Donald Trump repeatedly mocked Sen. Elizabeth Warren, D-Mass., as “Pocahontas” at a press conference in North Dakota on Thursday, even as a Native American woman present at the event interrupted to call his comments “offensive.”
“That’s very offensive. Sorry,” the woman said.
“Is that offensive? You tell me,” Trump asked.
The woman replied that she was offended, and Trump quickly repeated the phrase.
“Oh, oh really — oh, I’m sorry about that,“ Trump said before turning to a reporter who had asked about Warren, immediately using the term again. “Pocahontas. Is that what you said?”
Trump, the presumptive Republican presidential nominee, has previously used the term to refer to Warren as an allusion to a controversy over her past claims of Native American ancestry. Warren listed herself as a minority when she worked as a faculty member at a pair of Ivy League law schools in the late 1980s and early 1990s. Though she reportedly is 1/32 Cherokee, that would not qualify her to be a member of the tribe. The issue made headlines during Warren’s 2012 election campaign and she defended herself by claiming her “family stories” held that they had Native American roots.
Warren has launched several attacks against Trump in recent weeks. A reporter at the North Dakota press conference began to ask Trump about how Warren “seems to have made it her job” to take him on. Trump cut in as soon as Warren’s name was mentioned.
“Who? Pocahontas?” Trump asked.
His comment elicited laughs from the audience before Nicole Robertson cut in and called it “offensive.” In a conversation with Yahoo News, Robertson said she was not “surprised” by Trump’s comment or his decision to “further offend” after she interrupted.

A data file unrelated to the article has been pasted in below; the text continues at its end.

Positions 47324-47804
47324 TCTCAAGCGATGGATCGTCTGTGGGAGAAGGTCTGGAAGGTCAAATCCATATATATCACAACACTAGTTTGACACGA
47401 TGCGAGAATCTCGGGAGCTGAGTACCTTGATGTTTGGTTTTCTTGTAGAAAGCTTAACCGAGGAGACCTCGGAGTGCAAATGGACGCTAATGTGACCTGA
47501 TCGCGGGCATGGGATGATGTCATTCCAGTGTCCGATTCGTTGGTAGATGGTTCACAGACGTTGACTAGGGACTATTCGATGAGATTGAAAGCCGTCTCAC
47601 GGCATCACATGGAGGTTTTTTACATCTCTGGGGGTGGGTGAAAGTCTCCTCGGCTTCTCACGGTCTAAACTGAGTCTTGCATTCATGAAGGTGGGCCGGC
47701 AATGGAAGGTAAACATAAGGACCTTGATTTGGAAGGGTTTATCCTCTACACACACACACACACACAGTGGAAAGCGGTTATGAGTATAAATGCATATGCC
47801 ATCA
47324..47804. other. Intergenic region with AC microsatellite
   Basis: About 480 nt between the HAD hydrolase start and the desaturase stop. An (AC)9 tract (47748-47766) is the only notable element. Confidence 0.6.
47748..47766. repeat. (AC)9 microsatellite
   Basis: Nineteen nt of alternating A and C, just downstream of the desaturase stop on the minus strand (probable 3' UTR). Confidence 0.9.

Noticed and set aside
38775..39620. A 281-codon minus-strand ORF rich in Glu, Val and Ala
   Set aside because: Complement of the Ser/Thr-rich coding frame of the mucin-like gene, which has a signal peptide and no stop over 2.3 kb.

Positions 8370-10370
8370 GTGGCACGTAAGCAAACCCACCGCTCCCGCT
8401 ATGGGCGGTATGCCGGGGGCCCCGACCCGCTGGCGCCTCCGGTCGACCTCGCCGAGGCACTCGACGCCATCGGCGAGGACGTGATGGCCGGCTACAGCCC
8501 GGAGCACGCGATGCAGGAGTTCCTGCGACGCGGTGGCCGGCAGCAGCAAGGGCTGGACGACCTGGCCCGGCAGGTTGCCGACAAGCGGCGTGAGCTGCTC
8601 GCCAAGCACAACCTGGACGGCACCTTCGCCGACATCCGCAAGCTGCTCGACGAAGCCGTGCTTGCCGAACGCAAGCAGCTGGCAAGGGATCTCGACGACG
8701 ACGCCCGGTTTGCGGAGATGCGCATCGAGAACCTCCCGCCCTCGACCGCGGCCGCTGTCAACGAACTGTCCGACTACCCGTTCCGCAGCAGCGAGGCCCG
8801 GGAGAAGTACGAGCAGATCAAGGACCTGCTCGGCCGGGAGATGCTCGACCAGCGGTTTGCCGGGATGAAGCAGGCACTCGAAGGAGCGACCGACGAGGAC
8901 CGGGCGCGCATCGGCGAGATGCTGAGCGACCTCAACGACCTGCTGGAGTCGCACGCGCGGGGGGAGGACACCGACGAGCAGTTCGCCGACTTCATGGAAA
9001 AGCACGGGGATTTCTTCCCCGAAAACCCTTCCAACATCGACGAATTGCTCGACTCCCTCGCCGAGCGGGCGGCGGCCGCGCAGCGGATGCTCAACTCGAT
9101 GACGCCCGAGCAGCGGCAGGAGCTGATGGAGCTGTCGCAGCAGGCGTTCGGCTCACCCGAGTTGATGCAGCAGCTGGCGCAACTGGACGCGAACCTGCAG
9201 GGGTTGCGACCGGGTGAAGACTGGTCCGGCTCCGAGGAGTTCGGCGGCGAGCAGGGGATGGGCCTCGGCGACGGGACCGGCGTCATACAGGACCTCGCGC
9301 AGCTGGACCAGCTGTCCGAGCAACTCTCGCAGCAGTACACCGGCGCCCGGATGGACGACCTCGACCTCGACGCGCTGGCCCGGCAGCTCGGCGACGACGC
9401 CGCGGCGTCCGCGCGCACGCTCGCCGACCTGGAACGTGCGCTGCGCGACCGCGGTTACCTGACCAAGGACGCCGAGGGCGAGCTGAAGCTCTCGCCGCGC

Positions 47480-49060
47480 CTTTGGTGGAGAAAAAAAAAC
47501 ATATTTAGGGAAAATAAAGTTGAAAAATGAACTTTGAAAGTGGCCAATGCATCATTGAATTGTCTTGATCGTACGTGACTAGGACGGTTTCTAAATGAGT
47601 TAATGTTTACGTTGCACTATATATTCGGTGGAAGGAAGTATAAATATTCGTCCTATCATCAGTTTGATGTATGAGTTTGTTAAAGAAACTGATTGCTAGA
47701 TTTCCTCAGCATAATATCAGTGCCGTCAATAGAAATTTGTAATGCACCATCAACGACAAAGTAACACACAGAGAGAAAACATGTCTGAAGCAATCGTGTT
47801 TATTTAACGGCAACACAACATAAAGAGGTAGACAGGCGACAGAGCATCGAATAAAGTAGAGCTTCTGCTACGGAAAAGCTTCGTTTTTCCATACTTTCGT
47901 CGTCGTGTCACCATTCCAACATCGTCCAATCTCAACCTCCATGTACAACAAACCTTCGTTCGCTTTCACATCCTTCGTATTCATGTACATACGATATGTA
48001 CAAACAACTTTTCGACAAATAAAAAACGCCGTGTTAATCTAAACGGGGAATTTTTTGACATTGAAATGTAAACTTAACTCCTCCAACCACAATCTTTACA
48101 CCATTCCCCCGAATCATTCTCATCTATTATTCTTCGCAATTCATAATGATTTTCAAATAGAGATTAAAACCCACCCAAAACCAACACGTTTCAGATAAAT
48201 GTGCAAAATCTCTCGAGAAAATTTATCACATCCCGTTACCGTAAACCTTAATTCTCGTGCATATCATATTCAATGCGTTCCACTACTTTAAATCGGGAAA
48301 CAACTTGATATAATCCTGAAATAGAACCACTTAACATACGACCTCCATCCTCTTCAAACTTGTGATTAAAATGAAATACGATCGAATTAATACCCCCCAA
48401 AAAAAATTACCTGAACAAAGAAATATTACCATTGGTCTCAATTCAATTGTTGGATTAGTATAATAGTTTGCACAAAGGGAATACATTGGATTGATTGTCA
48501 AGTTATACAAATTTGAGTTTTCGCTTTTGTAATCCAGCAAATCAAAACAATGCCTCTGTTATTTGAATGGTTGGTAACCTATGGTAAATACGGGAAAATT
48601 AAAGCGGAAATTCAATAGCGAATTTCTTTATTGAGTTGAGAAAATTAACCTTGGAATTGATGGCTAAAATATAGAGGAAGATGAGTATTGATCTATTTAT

“His record has been bad in terms of, you know, speaking about other indigenous people across the border. … Mexicans. … They are indigenous to their country. And we didn’t have borders back in the day on the continent, you know, we were all indigenous people that were roaming freely in what is now Canada, the US, and Mexico,” Robertson said.
Robertson, who described herself as a member of the Cree Nation, also alluded to Trump’s German ancestry.
“He has to remember what land he’s on. He came from another country. In fact, he’s an immigrant, as far as I’m concerned. You know, everyone that isn’t Native American, Native Canadian or indigenous … to North America all came from somewhere,” Robertson explained. “I’m not being racist when I say that. I’m just stating a fact.”
Trump held his press conference before making an energy policy speech at a petroleum conference. Robertson, who described herself as a communications specialist and activist, said she was attending to work with a group of Native American tribes who own land in the state that contains natural gas
deposits. Before interrupting Trump, Robertson asked if he planned to work with tribes on “a nation-to-nation basis” if he becomes president. Trump answered that he would “look at” the issue. Robertson said she was not “satisfied” with Trump’s answer.